But the melody is so infectious and danceable that it can't help but be the show's hit tune; it's nice to hear it performed live in the theatre. Ditto "Just One of Those Things," a quintessential Porter composition about sophisticates falling out of love. Here he talks about "a trip to the moon on gossamer wings"; as Sondheim has noted, nobody else could get away with it, but Porter seemed to live it.

Which is why the confectionary score for Jubilee, of which these are just some of the highlights, is so worth having performed. Jubilee is stronger than lots of musicals of its era, but its requirements -- eight excellent performers capable of delivering star turns, plus numerous and elaborate sets and costumes -- mean that we won't be seeing it on Broadway anytime soon. Enjoy its considerable charms, then, in unamplified glory in this production; and forgive the unevenness.

For there are indeed things that could be improved (and some surely will be during Jubilee's run; I saw the second performance). Thomas Mills' staging and choreography manages to be both haphazard and routine -- frequent auditors of the Musicals Tonight! shows are going to recognize all the moves, but not necessarily with particular affection. The casting also appears to be uneven, with only a few of the leads really hitting their marks -- the ones who fare best are Ed Schiff as the King, Melissa Lone as the Princess, Keith Gerchak as the Prince, and Sebastian La Cause as Mowgli (though he's defeated by the non-costuming convention of the show; the joke of the Sophie Tucker-ish monarch admiring his rippling muscles makes little sense when he's clad in a polo shirt and slacks). Leslie Ann Hendricks makes "Begin the Beguine" the evening's musical highlight, but she doesn't seem to have a take on "Just One of Those Things" yet -- that may come with time. Patti Perkins (Queen), Cynthia Collins (Eva), and Justin Sayre (Eric) all flounder, seemingly miscast in the three roles that are, admittedly, the toughest, mainly because their prototypes haven't been around for so very many decades. But Michael L. Walker, as a mischievous younger prince plus numerous other ensemble roles, has a most engaging presence; and Michael Shane Ellis serves as sturdy anchor to the narrative as the Prime Minister.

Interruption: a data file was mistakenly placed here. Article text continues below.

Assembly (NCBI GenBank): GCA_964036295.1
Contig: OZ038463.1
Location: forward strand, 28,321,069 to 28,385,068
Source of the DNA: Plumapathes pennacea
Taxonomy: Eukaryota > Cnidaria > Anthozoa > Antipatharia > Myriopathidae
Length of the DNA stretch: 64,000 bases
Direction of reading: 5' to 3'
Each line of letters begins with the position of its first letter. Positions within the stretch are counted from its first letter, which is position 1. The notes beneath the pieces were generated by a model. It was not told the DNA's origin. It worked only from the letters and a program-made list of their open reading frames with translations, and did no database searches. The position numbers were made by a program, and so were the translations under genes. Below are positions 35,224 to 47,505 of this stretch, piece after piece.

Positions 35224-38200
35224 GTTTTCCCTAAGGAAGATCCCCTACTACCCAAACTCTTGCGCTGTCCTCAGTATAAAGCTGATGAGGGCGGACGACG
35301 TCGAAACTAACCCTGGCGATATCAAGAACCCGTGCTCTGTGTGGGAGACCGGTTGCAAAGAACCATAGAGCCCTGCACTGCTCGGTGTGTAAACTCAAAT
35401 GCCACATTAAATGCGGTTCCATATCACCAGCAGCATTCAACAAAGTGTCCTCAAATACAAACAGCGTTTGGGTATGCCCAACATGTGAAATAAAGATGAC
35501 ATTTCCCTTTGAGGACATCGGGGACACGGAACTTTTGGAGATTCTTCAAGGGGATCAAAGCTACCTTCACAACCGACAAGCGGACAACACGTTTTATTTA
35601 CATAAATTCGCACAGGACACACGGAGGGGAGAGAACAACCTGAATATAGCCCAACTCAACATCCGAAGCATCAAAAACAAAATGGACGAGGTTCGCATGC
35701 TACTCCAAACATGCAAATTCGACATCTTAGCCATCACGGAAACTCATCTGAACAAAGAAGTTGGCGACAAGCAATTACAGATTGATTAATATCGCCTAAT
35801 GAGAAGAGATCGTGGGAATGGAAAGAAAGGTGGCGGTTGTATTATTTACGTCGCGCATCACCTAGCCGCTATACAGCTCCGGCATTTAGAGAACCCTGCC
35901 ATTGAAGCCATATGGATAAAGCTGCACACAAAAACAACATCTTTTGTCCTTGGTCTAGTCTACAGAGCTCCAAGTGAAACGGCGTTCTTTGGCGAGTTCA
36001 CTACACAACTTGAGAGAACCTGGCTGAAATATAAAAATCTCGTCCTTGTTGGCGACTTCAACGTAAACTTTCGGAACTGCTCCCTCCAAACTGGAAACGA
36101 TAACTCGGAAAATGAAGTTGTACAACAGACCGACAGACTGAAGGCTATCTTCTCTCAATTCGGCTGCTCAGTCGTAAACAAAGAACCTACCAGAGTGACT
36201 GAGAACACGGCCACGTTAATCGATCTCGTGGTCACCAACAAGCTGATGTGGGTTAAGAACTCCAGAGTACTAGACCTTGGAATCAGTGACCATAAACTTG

Part of me wanted Miller to cut some of the extraneous-feeling text -- Hart's libretto is long; have I said that already? -- but part of me is grateful to get an unexpurgated Jubilee, warts and all, to savor and appreciate some 69 years after the fact. That's always been the most valuable service Musicals Tonight! provides to the theatre community. We want them to keep doing it: the season ahead promises rare looks at The Chocolate Soldier and The Apple Tree, plus the American premiere (!) of a show by Jerome Kern and P.G. Wodehouse.